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Messages - aquarius

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856
Metal / Re: Metal in thirty years time
« on: November 18, 2010, 09:22:14 AM »
Punk for example - I can say it's dead in that whilst there are still plenty of bands, the genre itself has no purpose in the current world.

Irrelevance is an astute diagnosis. Metal however wins by sticking with eternal truths or constants that cannot fall out of scope even if the trends of a given era do so. Same thing happened to speed metal when the visible threat of antagonistic nuclear superpowers diminished.

A good point, and it's for that reason that I don't think it would suffer the same fate as punk or speed metal. A few people have hinted that it's a contemporary style and instrumentation acting as a conduit for eternal truths, which is agreeable. I can certainly feel the spirit of black metal in nature, even in other forms of art but nothing really captures it to the same extent.

At one stage it seemed natural that the ideas present in quality metal would become more and more enamored in ambient structure, but now I find it lacks the same dynamic fire and spontaneity which created the best works in metal. Plus you have sun O, xasthur etc etc cloud the situation by producing a wealth of easily forgettable works in that genre.

I guess to be more direct we could discuss what albums are particularly notable for their potential to be expanded upon: Filosofem, Streetcleaner and the electronic works of Beherit come to mind as brilliant yet somewhat incomplete ideas.

857
Metal / Metal in thirty years time
« on: November 17, 2010, 11:40:38 AM »
I'm not decided on whether metal is totally dead or just currently stagnating. Punk for example - I can say it's dead in that whilst there are still plenty of bands, the genre itself has no purpose in the current world. Where the best of metal differs fundamentally is that it aims to create art that is eternal. So I'm interested not only in will it pick up again but in what way, assuming metal has been around roughly thirty years now with one genre evolving into the next and black metal/death metal peaking in the early 90s, what will it look like in another thirty years?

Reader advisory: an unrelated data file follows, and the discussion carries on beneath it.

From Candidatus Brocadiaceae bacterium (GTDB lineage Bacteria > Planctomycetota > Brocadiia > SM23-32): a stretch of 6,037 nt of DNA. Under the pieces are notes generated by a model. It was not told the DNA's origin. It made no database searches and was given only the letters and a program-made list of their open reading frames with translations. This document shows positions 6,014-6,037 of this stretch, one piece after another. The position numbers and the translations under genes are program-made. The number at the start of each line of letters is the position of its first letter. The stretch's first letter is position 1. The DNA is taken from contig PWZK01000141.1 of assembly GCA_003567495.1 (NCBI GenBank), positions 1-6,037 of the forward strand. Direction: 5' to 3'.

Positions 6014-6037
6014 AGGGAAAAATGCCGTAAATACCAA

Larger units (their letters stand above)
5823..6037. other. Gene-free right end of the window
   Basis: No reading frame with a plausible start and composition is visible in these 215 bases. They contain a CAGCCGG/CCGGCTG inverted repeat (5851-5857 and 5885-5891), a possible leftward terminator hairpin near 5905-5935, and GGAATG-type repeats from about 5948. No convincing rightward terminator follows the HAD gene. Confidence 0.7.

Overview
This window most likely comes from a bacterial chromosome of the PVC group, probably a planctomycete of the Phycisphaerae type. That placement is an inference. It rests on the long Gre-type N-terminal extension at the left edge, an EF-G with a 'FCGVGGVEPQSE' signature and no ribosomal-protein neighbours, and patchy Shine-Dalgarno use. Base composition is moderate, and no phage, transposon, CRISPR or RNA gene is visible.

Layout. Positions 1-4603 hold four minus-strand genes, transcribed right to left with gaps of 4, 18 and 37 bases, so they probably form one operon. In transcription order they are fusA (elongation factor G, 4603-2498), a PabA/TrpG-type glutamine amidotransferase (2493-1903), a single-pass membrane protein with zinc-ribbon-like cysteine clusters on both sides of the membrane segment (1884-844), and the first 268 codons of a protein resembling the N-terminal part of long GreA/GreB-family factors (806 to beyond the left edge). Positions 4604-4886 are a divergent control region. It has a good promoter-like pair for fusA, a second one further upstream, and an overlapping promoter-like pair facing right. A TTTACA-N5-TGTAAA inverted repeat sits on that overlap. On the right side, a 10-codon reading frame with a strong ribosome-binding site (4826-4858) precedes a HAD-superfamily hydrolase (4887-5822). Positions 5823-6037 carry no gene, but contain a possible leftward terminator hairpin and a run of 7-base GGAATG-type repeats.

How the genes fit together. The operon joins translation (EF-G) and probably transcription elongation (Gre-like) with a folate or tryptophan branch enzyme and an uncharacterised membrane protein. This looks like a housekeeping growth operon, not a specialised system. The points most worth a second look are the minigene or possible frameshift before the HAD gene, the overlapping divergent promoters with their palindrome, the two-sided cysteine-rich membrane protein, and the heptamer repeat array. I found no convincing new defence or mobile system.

858
Metal / Re: What metal makes you "raise your sword"?
« on: November 17, 2010, 11:28:45 AM »
CELTIC FROST because their early works are so powerful and contain a microcosm of ideas that would reconnect future bands with something ancient.

859
Metal / Re: Guitar tone in metal
« on: November 16, 2010, 04:08:30 AM »
The production on Dark Medieval Times was obviously aiming to emulate/codify the fuzzy texture common on most norse black metal of the time, but it didn't enhance the musicality behind it as even that was predominantly aesthetic based. Krieg used a very interesting technique on destruction ritual which made the guitar fuzz sound dense, like a stone smoothed over by years of violent weather, the drumming actually sits on top of that.

860
Metal / Re: Long Hair in metal.
« on: November 16, 2010, 03:45:04 AM »
Long hair in metal represents patience and an introverted perspective. Even the way metalheads mosh is so delicate, punk is more forthright, more 'real' but lacks depth. Mohawks and EBM style haircut is ok but appeals to antisocial/borderline types as does piercings/tattoos imo.

861
Metal / Some thoughts on tempo
« on: November 14, 2010, 05:18:11 AM »
Slow tempo can be very poweful in terms of letting melody evolve and progress throughout the composition however it is an appoach which will fail if the musician cannot understand how to build/phrase melody.

Good examples of the effective use of slow tempo would be godflesh, summoning, klaus schulze, assorted doom metal.

A bad example is perfectly illustrated in brian eno's 'music for aiports'. Melody doesn't evolve and the composition goes nowhere for long periods of time. He designed it that way and it's best use was to help prove this point.

Consistant medium to high speed tempo helps build intensity while reducing rhythm to the purpose of ambience, melodies become more repetitive and need to be immaculate in design i.e. jesu död, trans europe express, most of 'under a funeral moon' and 'transylvanian hunger'.

Using variations in rhythm to support the composition's progression. 'A blaze in the northern sky' comes to mind, my guess is it inherited this from death metal, but it's well paced. Constant time changes found all too often in death metal also lead nowhere.

862
Metal / Re: WTF Album & Music Video Moments
« on: November 12, 2010, 08:22:09 AM »
Immortal grasped the morbid aesthetics of early black metal better than most but were unable/uninterested in refining it, either that or it was part joke. Bands today concentrate too much on refining the aesthetic to the point where it exceed the content itself.

863
Metal / Re: Guitar tone in metal
« on: November 06, 2010, 01:33:54 AM »
The best use of guitar tone is that which supports the material being played, same goes for the other instruments. The fuzzy, grainy, airy tone acheived on filosofem was perfect as it accentuates melody in a semi-ambient framework, whereas if this production was used on pure holocaust/battles in the north era immortal, it would fail to capture the precision necessary. I agree that demoncy - joined in darkness has an interesting tone, it emphasises ambience whilst the material itself lends heavily to death/grindcore stylings, but somehow it works.

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